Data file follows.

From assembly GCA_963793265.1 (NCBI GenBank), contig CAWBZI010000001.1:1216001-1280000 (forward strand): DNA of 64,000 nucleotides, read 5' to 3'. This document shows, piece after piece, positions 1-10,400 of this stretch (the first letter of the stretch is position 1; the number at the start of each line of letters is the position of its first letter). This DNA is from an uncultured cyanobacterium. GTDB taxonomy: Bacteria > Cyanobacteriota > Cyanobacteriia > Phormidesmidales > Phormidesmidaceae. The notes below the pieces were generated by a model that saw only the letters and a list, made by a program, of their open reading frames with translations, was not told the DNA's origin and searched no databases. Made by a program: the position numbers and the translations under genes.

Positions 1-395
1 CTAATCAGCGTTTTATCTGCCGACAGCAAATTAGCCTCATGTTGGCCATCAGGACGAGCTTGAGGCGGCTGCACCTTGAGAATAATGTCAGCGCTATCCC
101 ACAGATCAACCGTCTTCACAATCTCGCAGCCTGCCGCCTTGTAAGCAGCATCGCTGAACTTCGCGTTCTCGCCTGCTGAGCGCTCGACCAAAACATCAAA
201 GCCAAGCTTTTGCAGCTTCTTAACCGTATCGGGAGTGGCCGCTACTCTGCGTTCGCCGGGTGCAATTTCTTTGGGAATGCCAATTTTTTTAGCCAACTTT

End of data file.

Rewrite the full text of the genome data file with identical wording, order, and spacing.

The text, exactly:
From assembly GCA_963793265.1 (NCBI GenBank), contig CAWBZI010000001.1:1216001-1280000 (forward strand): DNA of 64,000 nucleotides, read 5' to 3'. This document shows, piece after piece, positions 1-10,400 of this stretch (the first letter of the stretch is position 1; the number at the start of each line of letters is the position of its first letter). This DNA is from an uncultured cyanobacterium. GTDB taxonomy: Bacteria > Cyanobacteriota > Cyanobacteriia > Phormidesmidales > Phormidesmidaceae. The notes below the pieces were generated by a model that saw only the letters and a list, made by a program, of their open reading frames with translations, was not told the DNA's origin and searched no databases. Made by a program: the position numbers and the translations under genes.

Positions 1-395
1 CTAATCAGCGTTTTATCTGCCGACAGCAAATTAGCCTCATGTTGGCCATCAGGACGAGCTTGAGGCGGCTGCACCTTGAGAATAATGTCAGCGCTATCCC
101 ACAGATCAACCGTCTTCACAATCTCGCAGCCTGCCGCCTTGTAAGCAGCATCGCTGAACTTCGCGTTCTCGCCTGCTGAGCGCTCGACCAAAACATCAAA
201 GCCAAGCTTTTGCAGCTTCTTAACCGTATCGGGAGTGGCCGCTACTCTGCGTTCGCCGGGTGCAATTTCTTTGGGAATGCCAATTTTTTTAGCCAACTTT